Another one of the delights of the open gardens was meeting so many people that we knew and having a chat with them. Sadly I may have opened my mouth too quickly when good old Liz Hovey pointed out to one of the organises that "Peter and Anne have a really nice garden and I'm sure they would be delighted to open it next year."
The response was probably unsurprising: "That's great where do you live?"
Now I could have made up any address in the entire village. But what did I do. Yes I adopted George Washington syndrome. You know the one "Father I cannot tell a lie" and blurted out our true address. Sadly these jottings are due to end before next year's event so you will probably never know whether we went through with it, although if you ask nicely I might come clean. I will talk about dear Liz at a later date.
I will forgive you at this point for asking the obvious question: "If you hate gardening so much, how can you have a nice garden?"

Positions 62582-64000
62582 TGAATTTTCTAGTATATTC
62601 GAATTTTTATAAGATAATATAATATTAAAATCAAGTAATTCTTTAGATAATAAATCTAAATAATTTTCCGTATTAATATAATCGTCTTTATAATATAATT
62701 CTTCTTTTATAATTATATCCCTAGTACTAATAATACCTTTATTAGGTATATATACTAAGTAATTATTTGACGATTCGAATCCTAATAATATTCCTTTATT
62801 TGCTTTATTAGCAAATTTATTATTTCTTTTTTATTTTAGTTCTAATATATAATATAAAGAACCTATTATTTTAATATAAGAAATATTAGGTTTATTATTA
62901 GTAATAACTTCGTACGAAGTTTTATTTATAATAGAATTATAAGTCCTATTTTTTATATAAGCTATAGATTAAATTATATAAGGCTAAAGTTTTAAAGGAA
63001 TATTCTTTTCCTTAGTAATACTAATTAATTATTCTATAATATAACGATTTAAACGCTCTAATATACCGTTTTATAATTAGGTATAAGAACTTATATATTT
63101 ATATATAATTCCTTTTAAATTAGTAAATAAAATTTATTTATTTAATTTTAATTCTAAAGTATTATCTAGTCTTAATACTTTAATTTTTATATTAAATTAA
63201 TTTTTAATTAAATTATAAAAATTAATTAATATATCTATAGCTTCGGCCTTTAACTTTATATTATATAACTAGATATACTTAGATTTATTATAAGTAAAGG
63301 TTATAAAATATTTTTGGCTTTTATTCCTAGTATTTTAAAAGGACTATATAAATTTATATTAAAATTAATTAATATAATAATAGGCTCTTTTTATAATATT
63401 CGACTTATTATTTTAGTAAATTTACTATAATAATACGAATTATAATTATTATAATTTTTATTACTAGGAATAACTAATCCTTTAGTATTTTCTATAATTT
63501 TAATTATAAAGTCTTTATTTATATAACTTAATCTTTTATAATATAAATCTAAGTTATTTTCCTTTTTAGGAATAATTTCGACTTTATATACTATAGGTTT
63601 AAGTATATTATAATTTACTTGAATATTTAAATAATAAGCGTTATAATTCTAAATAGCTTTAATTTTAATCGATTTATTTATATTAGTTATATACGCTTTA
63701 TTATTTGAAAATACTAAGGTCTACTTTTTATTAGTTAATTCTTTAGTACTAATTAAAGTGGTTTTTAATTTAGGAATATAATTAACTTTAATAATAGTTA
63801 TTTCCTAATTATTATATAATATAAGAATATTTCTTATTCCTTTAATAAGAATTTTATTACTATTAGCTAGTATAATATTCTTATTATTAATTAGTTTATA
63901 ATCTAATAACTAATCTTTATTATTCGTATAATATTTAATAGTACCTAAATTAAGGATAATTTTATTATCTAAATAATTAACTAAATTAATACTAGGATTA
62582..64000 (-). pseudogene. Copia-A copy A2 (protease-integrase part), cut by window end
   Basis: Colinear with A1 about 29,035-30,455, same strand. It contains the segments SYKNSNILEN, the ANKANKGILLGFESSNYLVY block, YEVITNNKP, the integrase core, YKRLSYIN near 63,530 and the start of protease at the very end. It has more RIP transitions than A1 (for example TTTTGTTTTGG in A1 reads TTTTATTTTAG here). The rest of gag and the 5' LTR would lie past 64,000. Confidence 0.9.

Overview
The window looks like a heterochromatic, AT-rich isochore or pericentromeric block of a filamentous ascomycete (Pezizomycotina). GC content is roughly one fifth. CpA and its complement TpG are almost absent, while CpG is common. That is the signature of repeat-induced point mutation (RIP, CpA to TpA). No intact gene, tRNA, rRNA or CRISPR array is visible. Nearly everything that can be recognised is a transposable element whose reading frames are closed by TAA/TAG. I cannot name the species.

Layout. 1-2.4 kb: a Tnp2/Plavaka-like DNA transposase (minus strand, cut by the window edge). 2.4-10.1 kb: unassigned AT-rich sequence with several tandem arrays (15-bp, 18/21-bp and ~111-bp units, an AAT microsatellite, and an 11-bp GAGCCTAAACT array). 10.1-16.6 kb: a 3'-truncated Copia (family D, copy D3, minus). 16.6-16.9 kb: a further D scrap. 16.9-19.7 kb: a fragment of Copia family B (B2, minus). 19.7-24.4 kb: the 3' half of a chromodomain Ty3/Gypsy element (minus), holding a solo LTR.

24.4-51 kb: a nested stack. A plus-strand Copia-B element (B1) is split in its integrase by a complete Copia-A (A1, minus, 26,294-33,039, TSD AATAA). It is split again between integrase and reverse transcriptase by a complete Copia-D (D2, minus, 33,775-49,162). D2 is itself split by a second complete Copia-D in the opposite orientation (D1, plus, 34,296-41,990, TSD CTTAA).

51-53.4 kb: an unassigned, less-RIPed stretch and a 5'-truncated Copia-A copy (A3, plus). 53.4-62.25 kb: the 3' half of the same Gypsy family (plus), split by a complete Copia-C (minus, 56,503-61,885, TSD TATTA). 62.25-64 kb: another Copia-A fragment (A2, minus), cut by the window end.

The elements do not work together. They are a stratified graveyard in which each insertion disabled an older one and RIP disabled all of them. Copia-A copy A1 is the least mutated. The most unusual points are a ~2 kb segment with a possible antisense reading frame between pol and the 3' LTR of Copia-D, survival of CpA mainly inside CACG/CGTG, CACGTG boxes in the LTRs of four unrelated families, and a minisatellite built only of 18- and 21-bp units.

The answer is simple - Anne enjoys the hobby. I have tried to break her of it but to no avail. So I'll just keep quiet about it and pass it off as my own work (does that ring a bell to all you people employed in industry?)
Anyway it was a long old haul. We just managed to get round them all before the 5 p.m ending and I have to say I thoroughly enjoyed the afternoon. It wouldn't have been so good in high temperatures.
To Be Continued.